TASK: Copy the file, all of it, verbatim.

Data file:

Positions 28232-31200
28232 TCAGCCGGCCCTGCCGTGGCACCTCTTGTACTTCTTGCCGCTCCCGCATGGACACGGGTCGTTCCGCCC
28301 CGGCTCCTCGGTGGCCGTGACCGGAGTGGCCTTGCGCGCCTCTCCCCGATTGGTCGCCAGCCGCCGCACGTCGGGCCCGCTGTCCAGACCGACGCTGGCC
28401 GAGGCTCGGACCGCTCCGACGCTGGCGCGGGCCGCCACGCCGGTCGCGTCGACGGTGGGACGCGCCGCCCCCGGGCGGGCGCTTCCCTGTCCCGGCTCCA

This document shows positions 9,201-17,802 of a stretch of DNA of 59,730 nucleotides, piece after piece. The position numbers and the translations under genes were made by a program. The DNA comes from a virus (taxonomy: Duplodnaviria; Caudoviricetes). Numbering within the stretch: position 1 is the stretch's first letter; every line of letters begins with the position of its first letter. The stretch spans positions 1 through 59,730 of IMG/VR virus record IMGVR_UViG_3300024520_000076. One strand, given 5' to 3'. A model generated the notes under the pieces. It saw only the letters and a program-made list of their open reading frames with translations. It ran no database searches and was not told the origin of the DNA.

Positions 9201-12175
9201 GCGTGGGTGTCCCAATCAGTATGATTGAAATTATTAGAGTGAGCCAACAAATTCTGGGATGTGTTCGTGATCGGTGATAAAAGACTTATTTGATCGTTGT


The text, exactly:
Positions 28232-31200
28232 TCAGCCGGCCCTGCCGTGGCACCTCTTGTACTTCTTGCCGCTCCCGCATGGACACGGGTCGTTCCGCCC
28301 CGGCTCCTCGGTGGCCGTGACCGGAGTGGCCTTGCGCGCCTCTCCCCGATTGGTCGCCAGCCGCCGCACGTCGGGCCCGCTGTCCAGACCGACGCTGGCC
28401 GAGGCTCGGACCGCTCCGACGCTGGCGCGGGCCGCCACGCCGGTCGCGTCGACGGTGGGACGCGCCGCCCCCGGGCGGGCGCTTCCCTGTCCCGGCTCCA

This document shows positions 9,201-17,802 of a stretch of DNA of 59,730 nucleotides, piece after piece. The position numbers and the translations under genes were made by a program. The DNA comes from a virus (taxonomy: Duplodnaviria; Caudoviricetes). Numbering within the stretch: position 1 is the stretch's first letter; every line of letters begins with the position of its first letter. The stretch spans positions 1 through 59,730 of IMG/VR virus record IMGVR_UViG_3300024520_000076. One strand, given 5' to 3'. A model generated the notes under the pieces. It saw only the letters and a program-made list of their open reading frames with translations. It ran no database searches and was not told the origin of the DNA.

Positions 9201-12175
9201 GCGTGGGTGTCCCAATCAGTATGATTGAAATTATTAGAGTGAGCCAACAAATTCTGGGATGTGTTCGTGATCGGTGATAAAAGACTTATTTGATCGTTGT